As the country largely remains locked down, electricity demand continues to be low, and renewable generation high, particularly in the current sunny weather. This is creating challenges for National Grid ESO in balancing the electricity system, and so it is introducing new tools to increase what is known as “footroom”.
“Footroom” is the term used to refer to low-demand scenarios. Typically in the summer, there is a natural decline in demand as there is less need for heating and lighting, alongside an increase in solar generation. This is complicated by the fact that most solar generation is connected at the distribution level meaning that NG ESO does not have direct visibility of it. This summer, the effect is exaggerated by the fall in demand due to the pandemic. The daily shape of domestic demand is also changing as consumer habits in lockdown are different.
New balancing services introduced
To address these issues, NG ESO has introduced two new measures: the “Last resort disconnection of Embedded Generation” (Grid Code Modification 143) and the new Optional Downward Flexibility Management (“ODFM”) scheme.
The OFDM service allows NG ESO the ability to control output from providers that are not currently accessed through either the Balancing Mechanism or existing Ancillary Services. Eligible participants must be capable of sustaining service delivery (ie continuing reduction of export to the grid, or increase in site demand) for a minimum of 3 consecutive hours, and must be 1 MW or larger (which may be through aggregation of separate assets behind the same Grid Supply Point).
Demand for the service will vary, but up to 3,000 MW of net demand reduction will be required each time ODFM is triggered. Generators must be able to curtail completely and must not be participating in an active network management scheme with their Distribution Network Operator (“DNO”).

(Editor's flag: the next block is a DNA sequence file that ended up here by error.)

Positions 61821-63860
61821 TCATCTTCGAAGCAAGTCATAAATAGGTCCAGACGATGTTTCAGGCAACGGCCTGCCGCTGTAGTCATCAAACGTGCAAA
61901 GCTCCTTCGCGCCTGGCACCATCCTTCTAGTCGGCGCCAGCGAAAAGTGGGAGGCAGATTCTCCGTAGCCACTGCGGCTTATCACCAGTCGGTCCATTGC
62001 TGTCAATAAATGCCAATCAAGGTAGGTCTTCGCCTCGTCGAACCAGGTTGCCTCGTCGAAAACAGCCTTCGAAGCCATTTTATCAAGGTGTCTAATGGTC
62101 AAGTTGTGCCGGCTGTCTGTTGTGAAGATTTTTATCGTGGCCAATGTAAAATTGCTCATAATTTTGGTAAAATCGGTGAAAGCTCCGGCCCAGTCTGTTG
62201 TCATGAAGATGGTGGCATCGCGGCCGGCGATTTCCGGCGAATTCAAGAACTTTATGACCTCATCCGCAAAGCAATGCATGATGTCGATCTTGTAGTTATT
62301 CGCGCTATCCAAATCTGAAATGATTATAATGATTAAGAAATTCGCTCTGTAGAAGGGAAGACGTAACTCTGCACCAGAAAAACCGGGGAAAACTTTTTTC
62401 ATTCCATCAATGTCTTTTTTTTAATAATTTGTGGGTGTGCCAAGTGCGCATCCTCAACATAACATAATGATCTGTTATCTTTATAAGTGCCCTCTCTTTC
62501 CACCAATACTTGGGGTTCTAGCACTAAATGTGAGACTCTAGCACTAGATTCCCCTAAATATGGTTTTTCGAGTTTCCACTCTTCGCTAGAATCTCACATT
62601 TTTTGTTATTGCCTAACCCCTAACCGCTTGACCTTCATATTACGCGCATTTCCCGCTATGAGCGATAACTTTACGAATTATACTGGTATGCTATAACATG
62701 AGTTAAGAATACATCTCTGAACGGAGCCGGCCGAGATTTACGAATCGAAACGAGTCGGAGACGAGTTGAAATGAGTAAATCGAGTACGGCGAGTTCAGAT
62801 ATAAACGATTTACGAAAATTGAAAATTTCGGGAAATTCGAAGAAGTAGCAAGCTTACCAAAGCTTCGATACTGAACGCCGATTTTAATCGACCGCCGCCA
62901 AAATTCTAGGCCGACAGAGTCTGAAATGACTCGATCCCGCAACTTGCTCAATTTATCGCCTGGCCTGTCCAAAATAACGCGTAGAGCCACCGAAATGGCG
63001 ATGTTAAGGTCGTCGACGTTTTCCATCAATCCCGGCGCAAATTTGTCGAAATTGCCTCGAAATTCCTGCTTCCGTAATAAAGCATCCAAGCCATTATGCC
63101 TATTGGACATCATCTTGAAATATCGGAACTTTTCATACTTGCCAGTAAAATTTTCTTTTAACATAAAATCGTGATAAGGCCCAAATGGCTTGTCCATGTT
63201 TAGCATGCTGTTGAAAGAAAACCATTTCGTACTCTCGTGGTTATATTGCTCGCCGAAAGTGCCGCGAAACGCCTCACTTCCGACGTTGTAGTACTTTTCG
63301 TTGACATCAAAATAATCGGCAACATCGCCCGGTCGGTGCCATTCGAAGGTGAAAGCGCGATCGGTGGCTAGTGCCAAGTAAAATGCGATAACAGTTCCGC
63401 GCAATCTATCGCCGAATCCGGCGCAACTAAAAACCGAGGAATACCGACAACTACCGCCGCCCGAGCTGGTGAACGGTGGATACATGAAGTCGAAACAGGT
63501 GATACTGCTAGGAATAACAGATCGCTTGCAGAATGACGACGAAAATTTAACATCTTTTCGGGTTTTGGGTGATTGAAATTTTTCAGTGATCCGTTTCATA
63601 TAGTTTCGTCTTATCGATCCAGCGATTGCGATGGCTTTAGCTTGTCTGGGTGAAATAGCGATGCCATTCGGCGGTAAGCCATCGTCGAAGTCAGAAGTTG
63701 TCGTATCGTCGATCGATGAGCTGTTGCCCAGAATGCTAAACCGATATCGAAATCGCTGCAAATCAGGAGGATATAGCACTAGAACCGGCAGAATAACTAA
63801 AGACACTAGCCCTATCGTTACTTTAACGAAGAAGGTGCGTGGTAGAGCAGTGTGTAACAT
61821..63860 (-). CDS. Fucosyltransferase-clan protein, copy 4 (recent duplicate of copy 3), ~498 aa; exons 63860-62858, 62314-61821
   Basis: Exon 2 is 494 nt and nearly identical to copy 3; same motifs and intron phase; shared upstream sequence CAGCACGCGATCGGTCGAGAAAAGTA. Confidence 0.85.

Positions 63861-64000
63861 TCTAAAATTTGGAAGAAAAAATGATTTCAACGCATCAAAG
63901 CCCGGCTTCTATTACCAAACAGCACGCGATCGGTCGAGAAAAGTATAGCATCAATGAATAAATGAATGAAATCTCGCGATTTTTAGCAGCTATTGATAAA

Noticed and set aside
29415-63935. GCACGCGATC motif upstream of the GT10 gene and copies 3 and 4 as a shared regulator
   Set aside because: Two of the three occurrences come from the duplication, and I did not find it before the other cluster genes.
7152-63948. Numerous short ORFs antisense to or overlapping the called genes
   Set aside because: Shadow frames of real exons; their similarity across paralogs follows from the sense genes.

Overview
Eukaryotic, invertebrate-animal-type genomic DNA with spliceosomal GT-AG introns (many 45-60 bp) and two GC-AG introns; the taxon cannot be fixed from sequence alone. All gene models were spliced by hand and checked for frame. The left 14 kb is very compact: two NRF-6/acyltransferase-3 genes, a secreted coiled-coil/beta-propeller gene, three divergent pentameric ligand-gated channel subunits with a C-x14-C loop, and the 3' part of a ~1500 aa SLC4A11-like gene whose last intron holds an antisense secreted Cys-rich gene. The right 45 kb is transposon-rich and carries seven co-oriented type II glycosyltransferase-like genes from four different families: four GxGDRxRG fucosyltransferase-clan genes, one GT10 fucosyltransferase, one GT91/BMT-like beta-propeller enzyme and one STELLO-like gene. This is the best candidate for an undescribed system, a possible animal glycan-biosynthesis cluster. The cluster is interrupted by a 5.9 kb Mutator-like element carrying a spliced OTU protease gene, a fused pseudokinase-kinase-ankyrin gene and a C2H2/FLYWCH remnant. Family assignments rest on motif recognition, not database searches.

The term of the service is from 8 May to 31 August, with an option to extend to 30 September, and the primary delivery window is 23:00 – 07:00 Saturday through to Monday (although the service may be activated outside these core hours if needed).
According to NG ESO, more than 2.4 GW of capacity from 170 smaller generators has been signed-up to the service, including 1.5 GW of wind, 700 MW of solar and almost 100 MW of demand turn-up.
The “Last resort disconnection of Embedded Generation” provision, which was urgently approved by Ofgem on 7 May allows NG ESO to instruct a DNO to disconnect embedded generators connected to its system under emergency conditions and as a last resort. This would only be possible once demand reduction through the Balancing Mechanism and other commercial means had been exhausted. Embedded generators subject to such a disconnection would not receive any financially compensation, so are encouraged, where possible, to participate in the ODFM service to ensure they secure revenues for any reduction in output. This capability will remain in effect until 25 October 2020.
The requirement to exhaust all commercial options before implementing emergency disconnection of embedded generation, the system operator may well end up paying a premium for ODFM services. This could mean that not only will generators be able to cover any loss of income from reducing their output, but may well earn more than they would have done if running normally.
These measures were implemented on 7 May, ahead of the first May bank holiday weekend where demand was forecast to be particularly low. Although it appears that no embedded generation was disconnected over that weekend, the OFDM service was called upon, and delivered a reduction of around 238 MW, primarily through the curtailment of wind generation.